Just days earlier, Saudi Arabia, Bahrain, the UAE, Egypt, Yemen and Mauritania cut diplomatic ties, suspended transport and closed their borders with Qatar after alleging the emirate supported regional terror groups. The Gulf countries have accused Qatar of sponsoring terrorist activities in Syria and Yemen. Qatar has denied all allegations.

Watch video01:36

Qatari foreign minister visits Berlin

cmb/jm (AFP, Reuters, dpa)



Opinion: Young princes in the Persian Gulf are playing with fire

Qatar stands isolated under accusations of sponsoring terrorism. But this diplomatic crisis is actually about young princes’ unbridled quest for power – with the help of Donald Trump, says DW’s Bachir Amroune.

Katar Doha im Nebel (picture-alliance/dpa/Y. Valat)The clouds over Doha now harbor a shadow of suspicion

It did not take long for the US president to react. Just hours after announcements of the diplomatic and geographic isolation of the tiny emirate of Qatar, Donald Trump pledged that his White House would seek to help de-escalate the situation in the Persian Gulf. If needed, he said, he would dispatch a high representative to the region to mediate.

But Trump is not what one could consider an honest broker in this instance. And it is no coincidence that this saber rattling has begun just days after his historic visit to Riyadh. During that visit, he declared the Wahhabi monarchy in Saudi Arabia to be the leader of the Arab and Islamic worlds, and the USA’s deputy in the region. Their declared enemy: Riyadh’s archenemy Iran and a number of unnamed state sponsors of terrorism. The Saudis spent $100 billion (89 billion euros) for the honor, signing a weapons deal with the USA that will consume most of Saudi Arabia’s financial reserves.

Qatar has now become the first state to be on the receiving end of this new power. The tiny emirate has been trying to establish itself as an independent player in the region and the wider world ever since Crown Prince Hamad bin Khalifa seized power from his father in a bloodless coup in 1995. With sheer endless gas reserves in one hand and the pan-Arab news outlet Al Jazeera in the other, Qatar became a diplomatic heavyweight. It made the most of that new role by attacking the rulers of other Arab states during the Arab Spring. With that, Qatar’s popularity rose quickly among those critical of various Middle Eastern governments. But it was also a thorn in the side of its big brother Saudi Arabia from the start. Detractors claim that it was Saudi pressure that forced Emir Hamad to abdicate in 2013, to make way for his 30-year-old son Tamim.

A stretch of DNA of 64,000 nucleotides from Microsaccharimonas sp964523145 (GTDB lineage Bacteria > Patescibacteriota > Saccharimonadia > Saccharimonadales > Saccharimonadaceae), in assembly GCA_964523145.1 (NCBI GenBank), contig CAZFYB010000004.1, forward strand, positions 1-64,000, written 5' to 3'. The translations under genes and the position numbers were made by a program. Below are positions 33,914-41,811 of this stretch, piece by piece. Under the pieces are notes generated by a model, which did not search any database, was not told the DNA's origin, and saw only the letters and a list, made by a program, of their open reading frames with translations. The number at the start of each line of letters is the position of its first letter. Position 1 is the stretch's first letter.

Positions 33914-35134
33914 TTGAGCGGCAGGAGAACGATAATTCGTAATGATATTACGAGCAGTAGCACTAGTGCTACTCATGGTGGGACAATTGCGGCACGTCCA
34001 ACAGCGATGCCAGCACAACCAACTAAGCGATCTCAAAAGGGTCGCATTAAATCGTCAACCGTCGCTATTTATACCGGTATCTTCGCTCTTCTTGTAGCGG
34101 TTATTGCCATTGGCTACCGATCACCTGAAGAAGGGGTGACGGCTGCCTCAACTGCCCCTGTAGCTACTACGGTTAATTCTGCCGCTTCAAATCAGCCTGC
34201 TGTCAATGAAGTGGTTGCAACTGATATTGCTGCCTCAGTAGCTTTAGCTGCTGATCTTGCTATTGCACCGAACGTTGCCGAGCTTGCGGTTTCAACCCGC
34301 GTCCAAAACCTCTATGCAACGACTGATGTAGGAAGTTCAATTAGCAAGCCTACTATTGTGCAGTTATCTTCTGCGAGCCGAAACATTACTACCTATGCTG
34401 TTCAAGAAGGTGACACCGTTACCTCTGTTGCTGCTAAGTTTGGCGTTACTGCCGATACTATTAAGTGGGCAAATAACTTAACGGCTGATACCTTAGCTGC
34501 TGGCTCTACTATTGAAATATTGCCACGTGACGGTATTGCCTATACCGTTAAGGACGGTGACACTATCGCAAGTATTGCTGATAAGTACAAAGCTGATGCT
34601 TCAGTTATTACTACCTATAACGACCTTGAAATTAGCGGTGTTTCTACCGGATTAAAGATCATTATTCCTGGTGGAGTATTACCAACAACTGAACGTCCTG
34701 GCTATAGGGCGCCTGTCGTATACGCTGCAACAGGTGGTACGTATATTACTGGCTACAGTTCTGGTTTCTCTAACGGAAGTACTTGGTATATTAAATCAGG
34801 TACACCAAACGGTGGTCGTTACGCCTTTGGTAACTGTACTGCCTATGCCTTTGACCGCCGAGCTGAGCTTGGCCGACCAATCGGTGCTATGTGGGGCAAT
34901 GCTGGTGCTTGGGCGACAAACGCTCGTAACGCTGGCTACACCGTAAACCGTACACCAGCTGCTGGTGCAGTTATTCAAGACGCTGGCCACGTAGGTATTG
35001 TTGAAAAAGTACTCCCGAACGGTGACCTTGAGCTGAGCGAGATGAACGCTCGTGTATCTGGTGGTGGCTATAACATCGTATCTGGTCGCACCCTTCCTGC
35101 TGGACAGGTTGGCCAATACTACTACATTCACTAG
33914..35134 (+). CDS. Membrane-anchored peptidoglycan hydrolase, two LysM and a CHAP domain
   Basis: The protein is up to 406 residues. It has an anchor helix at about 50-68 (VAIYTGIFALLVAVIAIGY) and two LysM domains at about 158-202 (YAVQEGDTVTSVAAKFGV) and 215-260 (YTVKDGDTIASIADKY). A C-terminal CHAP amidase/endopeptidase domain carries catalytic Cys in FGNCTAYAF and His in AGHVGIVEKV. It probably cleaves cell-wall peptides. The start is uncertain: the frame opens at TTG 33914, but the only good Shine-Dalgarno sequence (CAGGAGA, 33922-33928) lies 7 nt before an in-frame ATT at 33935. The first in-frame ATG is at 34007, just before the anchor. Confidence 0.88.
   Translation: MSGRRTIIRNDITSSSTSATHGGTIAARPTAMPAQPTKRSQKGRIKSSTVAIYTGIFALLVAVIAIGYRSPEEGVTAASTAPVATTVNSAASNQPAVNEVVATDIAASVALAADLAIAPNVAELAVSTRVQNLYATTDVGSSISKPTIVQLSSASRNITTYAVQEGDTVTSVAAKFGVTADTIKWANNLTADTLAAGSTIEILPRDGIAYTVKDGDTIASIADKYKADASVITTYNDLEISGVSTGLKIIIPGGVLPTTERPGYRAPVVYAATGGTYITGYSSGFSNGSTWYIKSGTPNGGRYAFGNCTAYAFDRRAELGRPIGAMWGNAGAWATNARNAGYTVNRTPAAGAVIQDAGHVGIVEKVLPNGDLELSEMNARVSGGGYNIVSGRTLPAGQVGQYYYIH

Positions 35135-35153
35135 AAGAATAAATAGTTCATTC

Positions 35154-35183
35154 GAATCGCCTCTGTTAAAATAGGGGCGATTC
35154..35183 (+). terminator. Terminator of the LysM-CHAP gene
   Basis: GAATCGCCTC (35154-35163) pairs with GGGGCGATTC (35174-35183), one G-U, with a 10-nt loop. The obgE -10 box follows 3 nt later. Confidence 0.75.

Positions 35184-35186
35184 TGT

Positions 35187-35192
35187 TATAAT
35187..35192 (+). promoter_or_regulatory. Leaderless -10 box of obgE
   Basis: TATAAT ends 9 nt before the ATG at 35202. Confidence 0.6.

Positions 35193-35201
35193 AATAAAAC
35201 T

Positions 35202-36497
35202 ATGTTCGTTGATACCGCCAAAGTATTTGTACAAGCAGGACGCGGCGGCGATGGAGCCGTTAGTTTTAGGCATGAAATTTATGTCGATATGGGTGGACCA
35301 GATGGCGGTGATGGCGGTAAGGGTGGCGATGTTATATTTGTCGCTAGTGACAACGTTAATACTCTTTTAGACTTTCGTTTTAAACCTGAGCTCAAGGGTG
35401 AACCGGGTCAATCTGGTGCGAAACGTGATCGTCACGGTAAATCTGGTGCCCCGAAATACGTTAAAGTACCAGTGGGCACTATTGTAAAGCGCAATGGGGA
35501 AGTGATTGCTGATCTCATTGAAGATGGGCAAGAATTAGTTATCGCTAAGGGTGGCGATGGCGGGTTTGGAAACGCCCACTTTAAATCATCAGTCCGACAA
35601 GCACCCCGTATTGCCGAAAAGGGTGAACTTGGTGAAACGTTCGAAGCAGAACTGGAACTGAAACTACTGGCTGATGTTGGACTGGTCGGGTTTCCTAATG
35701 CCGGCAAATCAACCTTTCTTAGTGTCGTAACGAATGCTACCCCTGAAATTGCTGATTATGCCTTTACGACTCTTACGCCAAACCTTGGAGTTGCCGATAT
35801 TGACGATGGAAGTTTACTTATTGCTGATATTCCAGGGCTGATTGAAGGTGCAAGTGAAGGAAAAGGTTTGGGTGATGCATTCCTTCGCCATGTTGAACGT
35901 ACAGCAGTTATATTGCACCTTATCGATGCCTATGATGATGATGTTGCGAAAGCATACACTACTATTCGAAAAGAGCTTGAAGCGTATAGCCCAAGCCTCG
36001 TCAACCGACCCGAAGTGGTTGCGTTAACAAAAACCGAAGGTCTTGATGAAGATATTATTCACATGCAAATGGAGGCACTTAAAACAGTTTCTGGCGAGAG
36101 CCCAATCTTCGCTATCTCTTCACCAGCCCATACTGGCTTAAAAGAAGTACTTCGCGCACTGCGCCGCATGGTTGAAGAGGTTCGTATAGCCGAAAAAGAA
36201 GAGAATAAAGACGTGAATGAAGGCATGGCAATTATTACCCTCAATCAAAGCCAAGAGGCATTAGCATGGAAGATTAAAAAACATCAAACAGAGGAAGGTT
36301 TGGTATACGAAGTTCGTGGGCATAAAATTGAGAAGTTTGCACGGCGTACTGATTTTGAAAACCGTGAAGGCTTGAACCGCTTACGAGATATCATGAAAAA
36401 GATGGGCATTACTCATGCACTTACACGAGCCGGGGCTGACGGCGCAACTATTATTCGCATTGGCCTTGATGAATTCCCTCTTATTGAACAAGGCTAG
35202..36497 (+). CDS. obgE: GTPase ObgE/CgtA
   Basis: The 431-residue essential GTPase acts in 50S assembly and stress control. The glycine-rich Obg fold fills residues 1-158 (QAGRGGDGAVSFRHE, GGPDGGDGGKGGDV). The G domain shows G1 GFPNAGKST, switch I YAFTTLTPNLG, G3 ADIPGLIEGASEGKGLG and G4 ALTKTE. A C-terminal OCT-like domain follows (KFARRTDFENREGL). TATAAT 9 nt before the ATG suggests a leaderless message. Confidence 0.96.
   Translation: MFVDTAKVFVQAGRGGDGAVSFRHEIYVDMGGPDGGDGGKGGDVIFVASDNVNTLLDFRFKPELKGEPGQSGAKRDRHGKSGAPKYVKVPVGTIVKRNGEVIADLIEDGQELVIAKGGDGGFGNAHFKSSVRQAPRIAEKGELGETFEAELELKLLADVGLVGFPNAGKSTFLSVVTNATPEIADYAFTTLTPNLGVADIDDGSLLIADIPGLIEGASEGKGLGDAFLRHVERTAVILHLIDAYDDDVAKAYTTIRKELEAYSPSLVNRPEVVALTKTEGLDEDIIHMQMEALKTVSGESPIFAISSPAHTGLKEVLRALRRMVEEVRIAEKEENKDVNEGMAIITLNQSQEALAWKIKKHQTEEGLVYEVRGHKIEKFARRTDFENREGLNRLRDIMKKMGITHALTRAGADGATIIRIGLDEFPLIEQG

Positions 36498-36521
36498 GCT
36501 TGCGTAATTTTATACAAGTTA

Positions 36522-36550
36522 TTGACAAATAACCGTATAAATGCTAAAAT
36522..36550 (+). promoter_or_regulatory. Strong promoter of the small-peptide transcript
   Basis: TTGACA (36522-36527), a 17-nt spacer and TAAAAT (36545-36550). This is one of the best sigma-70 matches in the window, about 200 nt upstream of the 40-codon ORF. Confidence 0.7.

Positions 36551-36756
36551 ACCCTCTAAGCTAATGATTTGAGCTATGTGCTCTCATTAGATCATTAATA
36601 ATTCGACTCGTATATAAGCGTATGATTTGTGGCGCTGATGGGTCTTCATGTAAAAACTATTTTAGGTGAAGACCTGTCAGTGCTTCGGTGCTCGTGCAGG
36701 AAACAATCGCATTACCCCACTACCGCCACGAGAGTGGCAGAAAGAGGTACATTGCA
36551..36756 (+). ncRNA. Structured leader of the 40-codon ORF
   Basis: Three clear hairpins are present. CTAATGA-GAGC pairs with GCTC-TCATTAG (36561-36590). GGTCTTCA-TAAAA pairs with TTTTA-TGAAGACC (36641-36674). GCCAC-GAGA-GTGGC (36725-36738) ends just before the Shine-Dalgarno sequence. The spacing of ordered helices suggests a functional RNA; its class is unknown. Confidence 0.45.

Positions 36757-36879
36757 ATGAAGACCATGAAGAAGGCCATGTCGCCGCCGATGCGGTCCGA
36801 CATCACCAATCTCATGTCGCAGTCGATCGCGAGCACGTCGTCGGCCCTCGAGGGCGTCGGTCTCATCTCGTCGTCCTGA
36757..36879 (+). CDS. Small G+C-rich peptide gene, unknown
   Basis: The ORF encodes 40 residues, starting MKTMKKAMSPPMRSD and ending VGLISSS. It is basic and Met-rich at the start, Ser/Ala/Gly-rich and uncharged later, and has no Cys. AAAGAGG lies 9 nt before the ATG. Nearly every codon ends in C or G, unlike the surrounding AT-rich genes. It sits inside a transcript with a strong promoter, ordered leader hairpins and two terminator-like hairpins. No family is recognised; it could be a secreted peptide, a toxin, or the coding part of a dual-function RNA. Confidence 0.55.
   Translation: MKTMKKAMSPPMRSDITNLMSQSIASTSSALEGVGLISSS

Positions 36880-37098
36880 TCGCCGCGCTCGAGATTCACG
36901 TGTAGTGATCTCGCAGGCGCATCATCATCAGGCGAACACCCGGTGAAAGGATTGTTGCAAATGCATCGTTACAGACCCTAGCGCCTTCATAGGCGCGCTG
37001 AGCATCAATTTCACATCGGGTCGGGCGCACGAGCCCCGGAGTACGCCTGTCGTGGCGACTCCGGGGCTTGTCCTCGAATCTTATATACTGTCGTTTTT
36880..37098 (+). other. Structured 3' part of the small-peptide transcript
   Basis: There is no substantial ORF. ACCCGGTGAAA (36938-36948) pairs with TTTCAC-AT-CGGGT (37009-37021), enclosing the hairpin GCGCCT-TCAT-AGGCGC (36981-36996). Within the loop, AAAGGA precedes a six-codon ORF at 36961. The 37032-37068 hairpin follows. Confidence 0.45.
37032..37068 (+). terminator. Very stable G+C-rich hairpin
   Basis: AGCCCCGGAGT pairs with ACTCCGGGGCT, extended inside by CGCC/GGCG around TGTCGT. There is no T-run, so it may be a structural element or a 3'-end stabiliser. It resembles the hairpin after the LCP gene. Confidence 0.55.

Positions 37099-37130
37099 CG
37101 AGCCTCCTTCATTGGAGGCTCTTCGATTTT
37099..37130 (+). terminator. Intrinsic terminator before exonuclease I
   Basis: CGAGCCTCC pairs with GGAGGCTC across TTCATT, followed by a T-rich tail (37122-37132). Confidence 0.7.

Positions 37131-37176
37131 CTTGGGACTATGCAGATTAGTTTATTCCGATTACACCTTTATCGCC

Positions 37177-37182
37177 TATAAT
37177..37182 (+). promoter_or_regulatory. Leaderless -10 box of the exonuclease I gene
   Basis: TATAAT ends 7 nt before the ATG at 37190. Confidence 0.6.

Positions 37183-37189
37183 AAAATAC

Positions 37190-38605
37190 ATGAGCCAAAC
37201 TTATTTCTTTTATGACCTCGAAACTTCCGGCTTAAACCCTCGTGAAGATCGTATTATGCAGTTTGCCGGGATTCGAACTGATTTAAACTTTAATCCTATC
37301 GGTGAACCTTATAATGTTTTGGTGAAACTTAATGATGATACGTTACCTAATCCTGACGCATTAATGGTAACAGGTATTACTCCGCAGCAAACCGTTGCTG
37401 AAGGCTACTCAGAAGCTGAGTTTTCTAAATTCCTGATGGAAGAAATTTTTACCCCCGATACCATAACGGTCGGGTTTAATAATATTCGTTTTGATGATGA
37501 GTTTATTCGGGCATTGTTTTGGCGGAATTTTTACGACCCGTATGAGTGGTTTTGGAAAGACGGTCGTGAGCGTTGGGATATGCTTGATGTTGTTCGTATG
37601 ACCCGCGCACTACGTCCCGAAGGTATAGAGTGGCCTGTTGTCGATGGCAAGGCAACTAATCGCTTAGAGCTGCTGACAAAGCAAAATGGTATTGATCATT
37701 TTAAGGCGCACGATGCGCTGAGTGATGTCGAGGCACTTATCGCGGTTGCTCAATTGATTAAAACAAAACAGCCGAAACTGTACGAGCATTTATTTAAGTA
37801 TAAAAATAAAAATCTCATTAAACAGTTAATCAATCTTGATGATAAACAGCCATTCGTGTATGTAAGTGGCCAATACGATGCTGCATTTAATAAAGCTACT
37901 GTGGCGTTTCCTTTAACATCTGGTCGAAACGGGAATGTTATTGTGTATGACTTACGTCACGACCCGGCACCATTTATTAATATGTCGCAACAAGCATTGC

The godfather of all counterrevolutionary forces

Amroune Bachir Kommentarbild AppDW’s Bachir Amroune

Yet, Tamim annoyed his neighbors as well, even after Al Jazeera stopped running reports critical of Saudi Arabia’s domestic and foreign policy in 2014. But Riyadh was still unable to openly attack Qatar, that changed when the billion dollar arms deal with Trump was signed. The true architect of the new power dynamic in the Gulf is 56-year-old Muhammed bin Zayed Al Nahyan.

Relatively young among Gulf monarchies, the young crown prince of Abu Dhabi is the godfather of all counterrevolutionary forces in Arab Spring countries. Whether Tunisia, Libya or Egypt: the old guard can count on Muhammad bin Zayed’s support. Hence, his interests are diametrically opposed to those of Qatar, who supports the Muslim Brotherhood.

Abu Dhabi’s crown prince has excellent relations with US President Donald Trump. And Muhammed bin Zayed has used them to aid an ambitious ally in the region: Saudi Arabia’s Deputy Crown Prince Muhammad bin Salman Al Saud. He wants to become Riyadh’s viceroy as soon as possible so that he can eventually become his father’s successor. The Qatar crisis is indeed closely linked to internal power struggles within the Saudi royal family.

Watch video00:59

Qatar citizens storm supermarkets after trade partners cut food shipments

To be sure, Qatar is no choir boy. The emirate continues to support a number of extremist groups in conflicts throughout the region: such as the former Al-Nusra Front, which was an offshoot of Al Qaeda in Syria. And the emirate is not exactly famous for its democratic values: parliamentary elections were last held in Qatar in 1970 and political parties are prohibited. Not to mention its tenuous relationship with protecting human rights – especially as regards the disgraceful conditions found at FIFA World Cup building sites in preparation for the 2020 edition of the soccer tournament.

Uncompromising and violent

Nevertheless, it is utterly grotesque that Saudi Arabia should now be accusing Qatar of supporting terrorism. For the last 60 years, Saudi Arabia has been the world’s biggest exporter of extremist ideology and has helped destabilize many regions around the globe, reaching as far as the Caucasus, the Balkans and Western Europe. Whether Al Qaeda, the Taliban, Islamist groups in Syria, Iraq and in the Algerian civil war, or simply extremist mosques: Riyadh’s petrodollars have fueled the dissemination of the Saudi doctrine of Wahhabism – a strain of Islam that is intolerant of those who think differently and is not afraid to use extreme violence should it feel the need to do so. The so-called Justice Against Sponsors of Terrorism Act (JASTA), which was passed by the US Congress to enable terror victims to sue state sponsors of terrorism, was based in large part on Saudi Arabia’s role in the terror attacks of September 11, 2001.

Watch video03:25

Qatar isolated – Middle East expert Simon Mabon

Until now, the presence of the US Air Force at Al Udeid Air Base just west of Doha has been Qatar’s life insurance policy. The Trump administration has said that it has no plans to relocate the base, which is home to some 10,000 US servicemen and women. But such promises do not carry much weight with someone like President Trump in the Oval Office.

Another problem could well be copycat reactions from other Western countries now keen to square old accounts with Qatar. One such utterance just came from Reinhard Grindel, the president of the German Football Association (DFB), who said that he is no longer opposed to a boycott of the Qatar World Cup; and that he hopes such tournaments will not be staged in countries that actively sponsor terrorism in the future. But the accusations of terror sponsorship are just a pretext for the current saber rattling towards Doha. The Saudis are ultimately interested in outright subjugation. Sadly, an Arab world in which every voice that opposes Saudi Arabia is crushed, is also one that will continue to sink ever deeper into misery.